Theresa Driediger has been a counsellor for almost 30 years. “I think it’s a calling, or I wouldn’t still be doing it,” she says.
Driediger completed an undergraduate theology degree at Canadian Bible College in Regina, Sask., then earned a master of arts degree in marital studies and counselling at St. Paul’s University in Ottawa. Her first job was at a women’s shelter in La Ronge, Sask. She also worked at an outpatient addictions treatment centre and as a counsellor-trainer. Although she had more education than many of her colleagues, Driediger soon learned that, because she wasn’t a psychologist, she couldn’t be hired in certain areas. So she moved to Edmonton to become a registered psychologist. “I still think of myself as a counsellor,” she says. “Psychologist is just a title.”
For many years she worked as a mental health therapist in first nation communities in northern Alberta and Saskatchewan. Both the federal government and the first nations themselves are “very cautious about who can work with first nations,” she says. “They want to know that people get them and have spent enough time to understand the cultural issues, racism, addiction, family violence, residential school issues.” One of the challenges she encountered was communicating with clients whose first language is not English. “There’s so much you miss if you don’t have their language,” she says.
Currently, Driediger has a private practice in Saskatoon and Rosthern. “I’d be happy to work in the public system if I was paid sufficiently and could manage my workload,” she says. The public mental health system is severely underfunded, she adds, and it’s difficult for people to access counsellors. Physicians may refer them, but it can take a long time for them to see a counsellor. When they do get in, they may be given only six or eight sessions—not enough to establish a trusting relationship.
Many of Driediger’s clients have suffered trauma of some kind or other. Whether it’s physical trauma resulting from surgery or a car accident, or developmental trauma stemming from abuse or neglect, such experiences affect the individual’s central nervous system. Driediger likens the nervous system to a coffee cup. With each traumatic experience the cup becomes fuller. While one individual may be able to discharge the trauma and carry on with life, another may just keep accumulating trauma. “When I’m working with people who have been severely traumatized, I know their cups are very full,” she says. “It’s easiest to work with car accidents or dental surgeries, things that they’ve survived. If I can help them discharge some of the trauma from these things, that gives them room in their cup.” Once they have room, they can begin to tackle the more difficult relational trauma.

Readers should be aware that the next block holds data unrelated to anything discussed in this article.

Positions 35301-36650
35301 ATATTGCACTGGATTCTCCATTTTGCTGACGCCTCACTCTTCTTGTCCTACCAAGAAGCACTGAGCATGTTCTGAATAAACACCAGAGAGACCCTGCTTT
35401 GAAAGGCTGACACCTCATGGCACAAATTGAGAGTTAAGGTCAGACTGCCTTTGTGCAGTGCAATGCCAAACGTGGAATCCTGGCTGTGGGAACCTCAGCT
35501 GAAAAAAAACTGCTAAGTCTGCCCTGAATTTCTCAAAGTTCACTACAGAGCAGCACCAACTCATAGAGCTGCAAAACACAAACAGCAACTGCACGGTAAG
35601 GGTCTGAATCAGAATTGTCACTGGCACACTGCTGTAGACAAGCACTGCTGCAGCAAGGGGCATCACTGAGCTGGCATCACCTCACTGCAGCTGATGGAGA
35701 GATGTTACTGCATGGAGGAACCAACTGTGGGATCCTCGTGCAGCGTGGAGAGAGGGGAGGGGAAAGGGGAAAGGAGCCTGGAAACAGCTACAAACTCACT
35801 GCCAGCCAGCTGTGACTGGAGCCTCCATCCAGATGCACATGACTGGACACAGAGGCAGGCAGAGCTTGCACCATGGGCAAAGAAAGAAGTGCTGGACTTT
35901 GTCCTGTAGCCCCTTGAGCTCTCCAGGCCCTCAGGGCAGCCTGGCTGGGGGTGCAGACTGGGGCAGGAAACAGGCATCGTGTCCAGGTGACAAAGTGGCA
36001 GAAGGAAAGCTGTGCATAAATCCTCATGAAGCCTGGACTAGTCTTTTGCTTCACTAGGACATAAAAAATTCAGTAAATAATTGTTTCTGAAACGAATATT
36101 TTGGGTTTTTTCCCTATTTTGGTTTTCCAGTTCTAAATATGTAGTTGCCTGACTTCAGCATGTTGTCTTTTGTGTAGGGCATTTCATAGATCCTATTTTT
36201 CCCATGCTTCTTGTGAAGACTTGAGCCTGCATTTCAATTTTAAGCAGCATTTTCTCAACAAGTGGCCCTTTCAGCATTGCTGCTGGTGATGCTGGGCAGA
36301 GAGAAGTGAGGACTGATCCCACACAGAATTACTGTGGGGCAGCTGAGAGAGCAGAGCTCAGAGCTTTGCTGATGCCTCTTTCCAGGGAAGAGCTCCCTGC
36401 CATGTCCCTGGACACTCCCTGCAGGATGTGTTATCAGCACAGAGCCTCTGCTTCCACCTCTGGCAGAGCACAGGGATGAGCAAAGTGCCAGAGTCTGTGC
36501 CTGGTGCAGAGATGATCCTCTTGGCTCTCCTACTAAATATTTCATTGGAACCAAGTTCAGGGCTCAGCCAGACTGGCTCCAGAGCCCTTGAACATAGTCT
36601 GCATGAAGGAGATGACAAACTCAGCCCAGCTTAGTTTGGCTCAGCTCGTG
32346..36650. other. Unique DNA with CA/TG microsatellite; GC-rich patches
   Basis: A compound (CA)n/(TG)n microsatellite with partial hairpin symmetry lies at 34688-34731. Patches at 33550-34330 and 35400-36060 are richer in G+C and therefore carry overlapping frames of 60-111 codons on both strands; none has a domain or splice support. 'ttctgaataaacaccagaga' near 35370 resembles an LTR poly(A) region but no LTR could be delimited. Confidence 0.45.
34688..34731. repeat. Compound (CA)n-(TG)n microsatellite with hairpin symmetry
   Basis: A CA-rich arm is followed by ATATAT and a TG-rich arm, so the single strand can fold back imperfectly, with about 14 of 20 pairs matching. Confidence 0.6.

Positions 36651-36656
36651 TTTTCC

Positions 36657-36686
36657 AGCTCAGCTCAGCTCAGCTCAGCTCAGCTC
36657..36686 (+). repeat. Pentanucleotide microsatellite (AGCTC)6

Driediger sees the counsellor-client relationship as an attachment. For many clients, relational trauma has damaged their ability to trust others. Once they feel safe in her presence, a bond forms, and that bond becomes a model from which they can begin to develop other healthy attachments. “Once the attachment is there, it’s easier to try something new when someone is supporting you,” she says. “People are willing to try risky things because I’ve suggested it.”
Driediger laments the stigma surrounding mental illness. “We all need counsellors,” she says. This is especially true for emergency personnel: police officers, ambulance attendants, emergency room nurses. “If you witness trauma, you take it in. No one’s tough enough to not take it in,” she says. “When it starts to be in their dreams, keeps them from sleeping, they should get help and then they could probably continue.”
While she may not advertise herself as a Christian counsellor, Driediger feels hers is a faith-based practice. “I often pray for my clients, particularly when I’m up against the wall and don’t know how to help them,” she says. “Whether they’re praying to a god or not, I am, because I need wisdom.”
Her work with first nation clients taught her that talking about faith and spirituality is an important aspect of healing. “They always talk about spiritual things,” she says. Now, with many years of experience, Driediger doesn’t shy away from talking about spiritual matters with any of her clients. “I will ask them where they find their hope, what are their spiritual beliefs. I’m just very open about that,” she says.
Driediger would like people to be more open to talking about mental illness, “particularly because I think suicide haunts us,” she says. “We all need to know more and be more willing to talk about the hidden things in our minds.” The church, she adds, “has not been great at dealing with depression.” She would like to see churches offer workshops and basic education on mental health. “People shouldn’t have to be so alone in their mental illness,” she says.
See more in the Focus on Mental Health series:
Guard your heart and mind
A living death
One way your church can stop hiding mental illness
Mental health awareness incorporates art and poetry
Helping to prevent suicide
Leaders being equipped to build up the church
‘There is love in this room’
‘I am still holding out hope that I will be free of this one day’
Six steps for better self-care
Add new comment
Canadian Mennonite invites comments and encourages constructive discussion about our content. Actual full names (first and last) are required. Comments are moderated and may be edited. They will not appear online until approved and will be posted during business hours. Some comments may be reproduced in print.